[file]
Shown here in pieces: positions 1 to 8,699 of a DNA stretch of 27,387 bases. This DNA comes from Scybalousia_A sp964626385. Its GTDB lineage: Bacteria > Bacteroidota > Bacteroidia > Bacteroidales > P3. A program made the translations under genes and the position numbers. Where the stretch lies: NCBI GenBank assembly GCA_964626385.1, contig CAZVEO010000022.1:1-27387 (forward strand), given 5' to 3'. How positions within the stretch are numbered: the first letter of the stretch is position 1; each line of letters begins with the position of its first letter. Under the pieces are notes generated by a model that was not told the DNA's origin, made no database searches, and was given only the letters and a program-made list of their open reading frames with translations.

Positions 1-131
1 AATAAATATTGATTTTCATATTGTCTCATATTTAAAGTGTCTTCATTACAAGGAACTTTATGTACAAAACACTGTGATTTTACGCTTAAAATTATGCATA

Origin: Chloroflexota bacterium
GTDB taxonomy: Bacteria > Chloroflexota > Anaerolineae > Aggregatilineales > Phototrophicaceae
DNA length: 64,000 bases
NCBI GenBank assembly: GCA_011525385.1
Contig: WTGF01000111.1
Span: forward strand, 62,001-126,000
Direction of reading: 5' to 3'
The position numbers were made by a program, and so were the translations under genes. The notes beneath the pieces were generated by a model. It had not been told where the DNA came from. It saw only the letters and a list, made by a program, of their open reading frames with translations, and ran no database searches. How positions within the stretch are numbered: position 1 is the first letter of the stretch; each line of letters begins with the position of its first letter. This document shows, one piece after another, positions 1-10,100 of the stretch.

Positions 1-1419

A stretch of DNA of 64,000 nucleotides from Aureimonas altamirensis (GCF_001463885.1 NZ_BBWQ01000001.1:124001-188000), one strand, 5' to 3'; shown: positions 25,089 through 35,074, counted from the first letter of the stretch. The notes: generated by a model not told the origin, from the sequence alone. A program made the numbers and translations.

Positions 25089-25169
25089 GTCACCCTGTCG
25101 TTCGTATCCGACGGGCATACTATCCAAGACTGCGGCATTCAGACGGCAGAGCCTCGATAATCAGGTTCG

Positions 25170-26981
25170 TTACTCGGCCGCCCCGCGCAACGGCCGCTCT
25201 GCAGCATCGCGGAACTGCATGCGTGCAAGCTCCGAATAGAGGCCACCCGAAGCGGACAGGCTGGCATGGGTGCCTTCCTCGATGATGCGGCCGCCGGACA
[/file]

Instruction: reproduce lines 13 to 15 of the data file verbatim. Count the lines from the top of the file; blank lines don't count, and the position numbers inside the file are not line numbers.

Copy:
A stretch of DNA of 64,000 nucleotides from Aureimonas altamirensis (GCF_001463885.1 NZ_BBWQ01000001.1:124001-188000), one strand, 5' to 3'; shown: positions 25,089 through 35,074, counted from the first letter of the stretch. The notes: generated by a model not told the origin, from the sequence alone. A program made the numbers and translations.

Positions 25089-25169
25089 GTCACCCTGTCG